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Ender Core Values: Compassion

Compassion: passion and kindness

Businesses can be successful without compassion. 

Managers can yell at employees and belittle them. Steve Jobs was notorious in his early years for berating his employees. A high turnover, toxic workplace, can lead to a successful company. However, you can also succeed while being decent humans. We ascribe ourselves to a higher standard.

Startups are hard. As with any high performing team, everyone at Ender could be working somewhere else. We want to enjoy our work and the people we work with. One way we nurture this is by hiring for compassion. A company can encourage compassion, but the team has to embrace it.

There are plenty of aberrant geniuses in the tech world. We’re ok with difficult personalities. We’re not ok with those who derive pleasure from co-workers failing. We want people who root for their colleagues to succeed. 

Compassion promotes unity. Doing a favor for someone makes you like them more. This is how we want our culture to work. We should enjoy doing small favors for each other and helping each other succeed. 

Compassion is necessary for our belief in minimum viable structure. It promotes effective communication and collaboration, which is beneficial in problem-solving and decision making. A culture of compassion helps a company achieve its goals in a more sustainable, ethical way.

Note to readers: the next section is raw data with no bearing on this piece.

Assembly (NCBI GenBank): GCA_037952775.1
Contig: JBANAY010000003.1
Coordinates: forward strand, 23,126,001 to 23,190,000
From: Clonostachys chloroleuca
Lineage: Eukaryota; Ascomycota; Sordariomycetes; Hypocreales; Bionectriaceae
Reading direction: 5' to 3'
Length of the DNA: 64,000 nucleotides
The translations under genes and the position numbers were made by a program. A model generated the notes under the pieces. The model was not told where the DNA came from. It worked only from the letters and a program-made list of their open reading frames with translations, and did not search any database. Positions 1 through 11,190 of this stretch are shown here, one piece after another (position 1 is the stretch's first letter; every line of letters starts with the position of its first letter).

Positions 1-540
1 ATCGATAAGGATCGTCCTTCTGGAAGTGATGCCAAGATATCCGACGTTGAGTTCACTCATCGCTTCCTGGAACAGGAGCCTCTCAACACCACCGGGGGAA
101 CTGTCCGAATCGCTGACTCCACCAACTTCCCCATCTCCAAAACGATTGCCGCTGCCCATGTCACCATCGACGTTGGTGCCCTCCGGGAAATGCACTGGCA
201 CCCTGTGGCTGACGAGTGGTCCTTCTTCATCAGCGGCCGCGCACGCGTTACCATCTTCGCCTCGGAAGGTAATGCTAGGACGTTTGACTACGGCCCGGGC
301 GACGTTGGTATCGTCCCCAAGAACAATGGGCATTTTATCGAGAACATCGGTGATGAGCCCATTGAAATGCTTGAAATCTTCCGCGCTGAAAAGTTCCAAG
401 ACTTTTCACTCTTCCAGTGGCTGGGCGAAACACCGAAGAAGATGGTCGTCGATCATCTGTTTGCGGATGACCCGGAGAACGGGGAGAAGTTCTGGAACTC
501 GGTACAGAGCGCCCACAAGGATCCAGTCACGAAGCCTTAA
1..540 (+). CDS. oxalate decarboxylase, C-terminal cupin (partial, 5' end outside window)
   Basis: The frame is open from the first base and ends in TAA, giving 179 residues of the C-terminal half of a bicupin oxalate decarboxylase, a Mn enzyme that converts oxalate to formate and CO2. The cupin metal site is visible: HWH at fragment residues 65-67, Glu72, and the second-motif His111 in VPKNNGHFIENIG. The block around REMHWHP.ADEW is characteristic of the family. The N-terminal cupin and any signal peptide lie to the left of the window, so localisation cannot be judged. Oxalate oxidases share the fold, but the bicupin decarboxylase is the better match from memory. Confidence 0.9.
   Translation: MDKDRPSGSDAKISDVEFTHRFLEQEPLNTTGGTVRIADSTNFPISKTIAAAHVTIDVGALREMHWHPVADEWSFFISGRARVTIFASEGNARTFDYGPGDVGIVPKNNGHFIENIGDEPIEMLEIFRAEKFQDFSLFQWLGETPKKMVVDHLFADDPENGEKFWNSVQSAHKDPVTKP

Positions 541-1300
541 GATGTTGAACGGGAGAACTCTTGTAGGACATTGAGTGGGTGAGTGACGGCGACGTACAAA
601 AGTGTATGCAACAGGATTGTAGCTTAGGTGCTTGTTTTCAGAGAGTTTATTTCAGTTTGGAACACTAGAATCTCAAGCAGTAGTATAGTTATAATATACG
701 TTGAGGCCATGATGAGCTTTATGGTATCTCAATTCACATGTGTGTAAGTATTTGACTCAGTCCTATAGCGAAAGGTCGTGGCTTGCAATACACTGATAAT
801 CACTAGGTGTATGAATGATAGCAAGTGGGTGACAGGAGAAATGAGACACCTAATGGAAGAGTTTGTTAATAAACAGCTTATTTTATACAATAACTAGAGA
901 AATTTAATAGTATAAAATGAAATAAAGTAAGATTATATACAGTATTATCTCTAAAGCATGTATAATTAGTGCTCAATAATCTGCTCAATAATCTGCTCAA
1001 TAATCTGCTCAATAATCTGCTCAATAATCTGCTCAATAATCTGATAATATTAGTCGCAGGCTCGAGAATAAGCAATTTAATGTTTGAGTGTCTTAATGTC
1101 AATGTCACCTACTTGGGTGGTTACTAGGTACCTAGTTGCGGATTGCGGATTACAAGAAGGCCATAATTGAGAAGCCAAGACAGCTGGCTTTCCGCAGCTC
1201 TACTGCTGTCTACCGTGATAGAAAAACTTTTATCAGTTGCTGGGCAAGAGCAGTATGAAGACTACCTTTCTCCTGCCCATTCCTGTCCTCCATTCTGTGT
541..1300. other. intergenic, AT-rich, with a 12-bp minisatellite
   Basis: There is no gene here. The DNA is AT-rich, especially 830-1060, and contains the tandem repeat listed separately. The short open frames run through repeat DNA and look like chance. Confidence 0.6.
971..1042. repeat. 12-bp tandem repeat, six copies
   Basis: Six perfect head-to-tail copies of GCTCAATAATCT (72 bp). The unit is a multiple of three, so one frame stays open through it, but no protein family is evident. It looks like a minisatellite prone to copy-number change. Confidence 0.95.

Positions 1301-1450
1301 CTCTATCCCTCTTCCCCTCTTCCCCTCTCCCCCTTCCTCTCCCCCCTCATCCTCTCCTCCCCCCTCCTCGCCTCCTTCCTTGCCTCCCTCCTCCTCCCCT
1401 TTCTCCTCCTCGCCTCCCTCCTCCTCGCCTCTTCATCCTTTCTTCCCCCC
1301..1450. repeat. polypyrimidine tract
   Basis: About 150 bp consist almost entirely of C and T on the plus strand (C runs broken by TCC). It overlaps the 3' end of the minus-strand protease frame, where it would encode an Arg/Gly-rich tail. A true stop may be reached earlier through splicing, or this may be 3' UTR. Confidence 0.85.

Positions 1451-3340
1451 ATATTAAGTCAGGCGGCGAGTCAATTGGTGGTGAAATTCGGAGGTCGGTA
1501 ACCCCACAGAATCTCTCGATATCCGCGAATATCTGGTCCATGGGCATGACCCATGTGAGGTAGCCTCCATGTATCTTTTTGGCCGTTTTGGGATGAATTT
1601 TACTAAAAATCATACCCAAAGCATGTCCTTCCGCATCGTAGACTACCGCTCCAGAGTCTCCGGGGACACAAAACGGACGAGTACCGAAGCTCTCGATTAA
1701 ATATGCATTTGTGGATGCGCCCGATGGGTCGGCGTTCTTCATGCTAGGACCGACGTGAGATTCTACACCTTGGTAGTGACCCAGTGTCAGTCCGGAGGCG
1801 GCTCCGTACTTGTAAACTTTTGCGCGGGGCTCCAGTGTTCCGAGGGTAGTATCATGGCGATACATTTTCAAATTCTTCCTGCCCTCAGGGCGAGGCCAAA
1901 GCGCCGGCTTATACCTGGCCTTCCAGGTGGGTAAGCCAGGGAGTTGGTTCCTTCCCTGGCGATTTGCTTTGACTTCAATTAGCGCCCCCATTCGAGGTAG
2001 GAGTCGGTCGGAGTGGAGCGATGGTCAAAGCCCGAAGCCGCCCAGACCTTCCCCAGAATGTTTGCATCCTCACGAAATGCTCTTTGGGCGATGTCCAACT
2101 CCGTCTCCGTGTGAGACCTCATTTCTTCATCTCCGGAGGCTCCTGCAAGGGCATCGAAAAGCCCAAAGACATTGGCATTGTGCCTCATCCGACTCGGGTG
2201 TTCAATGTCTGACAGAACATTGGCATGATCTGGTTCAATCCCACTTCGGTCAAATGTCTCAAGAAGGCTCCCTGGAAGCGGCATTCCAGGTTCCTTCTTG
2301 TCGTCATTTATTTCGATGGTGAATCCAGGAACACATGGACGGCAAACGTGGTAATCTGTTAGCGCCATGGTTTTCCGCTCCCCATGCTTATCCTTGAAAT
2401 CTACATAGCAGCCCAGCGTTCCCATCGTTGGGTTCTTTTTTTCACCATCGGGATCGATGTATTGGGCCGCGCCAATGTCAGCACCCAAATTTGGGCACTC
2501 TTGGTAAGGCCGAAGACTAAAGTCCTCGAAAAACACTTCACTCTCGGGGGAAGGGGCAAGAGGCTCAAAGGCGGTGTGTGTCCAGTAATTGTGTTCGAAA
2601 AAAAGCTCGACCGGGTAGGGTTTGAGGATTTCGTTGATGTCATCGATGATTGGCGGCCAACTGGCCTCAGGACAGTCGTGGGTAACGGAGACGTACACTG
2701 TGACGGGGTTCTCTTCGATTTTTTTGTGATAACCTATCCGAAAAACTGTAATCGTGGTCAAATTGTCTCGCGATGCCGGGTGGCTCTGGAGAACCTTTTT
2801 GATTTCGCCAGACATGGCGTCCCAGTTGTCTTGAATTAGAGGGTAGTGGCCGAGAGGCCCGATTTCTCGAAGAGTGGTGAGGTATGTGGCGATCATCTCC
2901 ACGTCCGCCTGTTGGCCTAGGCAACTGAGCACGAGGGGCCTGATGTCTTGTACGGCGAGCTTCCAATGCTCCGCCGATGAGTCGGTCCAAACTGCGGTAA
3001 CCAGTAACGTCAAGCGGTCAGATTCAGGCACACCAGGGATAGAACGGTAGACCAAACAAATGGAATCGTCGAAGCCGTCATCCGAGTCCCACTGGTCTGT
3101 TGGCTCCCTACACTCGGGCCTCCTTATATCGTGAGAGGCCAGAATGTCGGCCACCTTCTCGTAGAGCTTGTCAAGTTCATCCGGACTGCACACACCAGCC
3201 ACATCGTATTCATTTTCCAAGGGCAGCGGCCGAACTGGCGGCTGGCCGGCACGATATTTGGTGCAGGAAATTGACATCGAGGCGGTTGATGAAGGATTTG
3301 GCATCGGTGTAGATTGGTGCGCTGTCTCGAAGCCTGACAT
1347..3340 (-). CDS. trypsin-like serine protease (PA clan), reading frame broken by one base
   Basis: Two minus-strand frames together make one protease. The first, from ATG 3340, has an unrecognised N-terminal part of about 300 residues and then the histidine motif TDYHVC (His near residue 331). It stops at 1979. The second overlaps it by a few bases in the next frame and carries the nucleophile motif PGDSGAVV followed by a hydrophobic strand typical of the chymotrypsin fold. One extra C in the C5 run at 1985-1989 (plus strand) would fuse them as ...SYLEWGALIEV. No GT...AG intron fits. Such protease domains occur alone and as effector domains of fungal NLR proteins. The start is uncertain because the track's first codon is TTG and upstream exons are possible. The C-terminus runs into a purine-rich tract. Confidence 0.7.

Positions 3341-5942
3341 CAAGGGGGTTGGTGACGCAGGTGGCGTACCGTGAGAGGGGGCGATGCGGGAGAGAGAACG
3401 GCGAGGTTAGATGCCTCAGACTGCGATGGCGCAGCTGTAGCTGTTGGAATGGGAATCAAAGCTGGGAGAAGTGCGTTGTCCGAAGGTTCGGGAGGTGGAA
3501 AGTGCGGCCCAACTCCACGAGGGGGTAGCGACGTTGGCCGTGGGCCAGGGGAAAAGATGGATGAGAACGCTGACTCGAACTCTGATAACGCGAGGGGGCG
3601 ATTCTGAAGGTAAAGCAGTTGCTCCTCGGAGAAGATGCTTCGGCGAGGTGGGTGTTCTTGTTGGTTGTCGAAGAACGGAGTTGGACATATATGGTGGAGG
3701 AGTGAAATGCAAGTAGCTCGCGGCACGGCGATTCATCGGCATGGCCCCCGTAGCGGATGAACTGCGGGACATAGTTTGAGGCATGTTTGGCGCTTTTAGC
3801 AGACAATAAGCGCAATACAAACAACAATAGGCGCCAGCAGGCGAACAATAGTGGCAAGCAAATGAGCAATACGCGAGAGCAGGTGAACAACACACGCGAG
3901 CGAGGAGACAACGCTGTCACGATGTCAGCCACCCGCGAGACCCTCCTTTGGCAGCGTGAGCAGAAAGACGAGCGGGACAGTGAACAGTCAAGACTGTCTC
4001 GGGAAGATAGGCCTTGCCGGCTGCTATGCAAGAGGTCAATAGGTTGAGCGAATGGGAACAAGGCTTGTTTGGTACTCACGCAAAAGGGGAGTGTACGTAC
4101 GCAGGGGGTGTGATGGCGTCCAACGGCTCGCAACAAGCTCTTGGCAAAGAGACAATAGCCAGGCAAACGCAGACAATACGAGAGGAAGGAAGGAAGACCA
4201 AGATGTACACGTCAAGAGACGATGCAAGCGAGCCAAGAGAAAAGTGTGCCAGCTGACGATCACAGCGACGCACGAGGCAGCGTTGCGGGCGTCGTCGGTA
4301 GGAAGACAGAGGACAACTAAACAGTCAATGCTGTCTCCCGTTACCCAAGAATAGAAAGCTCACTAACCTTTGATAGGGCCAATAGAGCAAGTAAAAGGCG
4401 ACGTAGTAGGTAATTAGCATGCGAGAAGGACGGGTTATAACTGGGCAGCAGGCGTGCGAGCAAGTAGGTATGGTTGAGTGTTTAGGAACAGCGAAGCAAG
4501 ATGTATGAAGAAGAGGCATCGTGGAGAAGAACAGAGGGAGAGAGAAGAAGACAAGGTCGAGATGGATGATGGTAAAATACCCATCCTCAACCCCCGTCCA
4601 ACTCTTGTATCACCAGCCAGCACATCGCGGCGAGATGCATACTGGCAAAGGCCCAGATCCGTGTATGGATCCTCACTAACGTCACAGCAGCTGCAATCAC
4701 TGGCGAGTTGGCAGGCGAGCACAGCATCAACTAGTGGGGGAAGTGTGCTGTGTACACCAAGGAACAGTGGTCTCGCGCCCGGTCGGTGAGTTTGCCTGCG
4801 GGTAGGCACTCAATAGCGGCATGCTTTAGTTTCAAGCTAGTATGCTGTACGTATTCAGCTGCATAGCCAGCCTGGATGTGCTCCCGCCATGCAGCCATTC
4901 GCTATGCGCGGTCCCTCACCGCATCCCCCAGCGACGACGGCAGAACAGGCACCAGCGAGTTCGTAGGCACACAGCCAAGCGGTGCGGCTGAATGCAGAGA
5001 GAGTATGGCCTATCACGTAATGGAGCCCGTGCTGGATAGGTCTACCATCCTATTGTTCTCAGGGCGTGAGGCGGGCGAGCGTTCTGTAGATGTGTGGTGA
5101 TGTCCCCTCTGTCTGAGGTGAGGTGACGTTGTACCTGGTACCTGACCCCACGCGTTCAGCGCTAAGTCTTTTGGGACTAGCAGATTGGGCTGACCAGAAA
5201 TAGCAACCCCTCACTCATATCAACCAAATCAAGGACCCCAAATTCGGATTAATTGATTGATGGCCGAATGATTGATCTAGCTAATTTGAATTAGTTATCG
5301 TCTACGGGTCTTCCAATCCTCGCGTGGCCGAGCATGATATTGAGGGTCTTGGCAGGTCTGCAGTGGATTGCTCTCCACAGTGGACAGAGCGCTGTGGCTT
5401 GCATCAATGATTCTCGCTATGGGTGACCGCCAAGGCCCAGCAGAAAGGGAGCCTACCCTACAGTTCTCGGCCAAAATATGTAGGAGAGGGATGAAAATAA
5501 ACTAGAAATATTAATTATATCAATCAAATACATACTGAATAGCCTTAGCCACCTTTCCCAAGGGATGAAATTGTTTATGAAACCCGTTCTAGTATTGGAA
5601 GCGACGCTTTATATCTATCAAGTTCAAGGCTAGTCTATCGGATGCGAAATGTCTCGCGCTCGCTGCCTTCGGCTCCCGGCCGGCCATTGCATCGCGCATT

It’s easier to nurture a culture of compassion at a startup as our incentives are aligned. The team has equity. When the company succeeds, we’ll be associated with its success with the added bonus of upside.

Success and integrity are not exclusive. It’s actually easier to excel in business by being a good actor. 

One of Andrew Carnegie’s rivals was dealing with a labor strike. His competitor offered wages higher than any Carnegie was offering. Carnegie asked the workers why they didn’t accept his competitor’s terms. The workers told Carnegie that they’d gladly accept lesser terms from him, but his competitor didn’t respect them. 

Carnegie realized that less than half the disputes were about wages. It was about respect and the kind treatment of team members. The American worker is a person who sits down with someone and has a discussion. 

As Jobs aged and matured, he changed the way he managed. He decided to take a longer term view on people, and it made him the legend we still revere today.

The sportsmanship of an individual athlete doesn’t make them a better or worse competitor. But all else equal, a team united with a positive culture of sportsmanship will crush a team of assholes. 

We want others rooting for our success. We should consider all stakeholders. Our allies should be proud.

There are competent assholes. We don’t subject ourselves to working with them. There are enough extremely talented, compassionate people out there to make any company work. We screen for the rare mix of passion and kindness.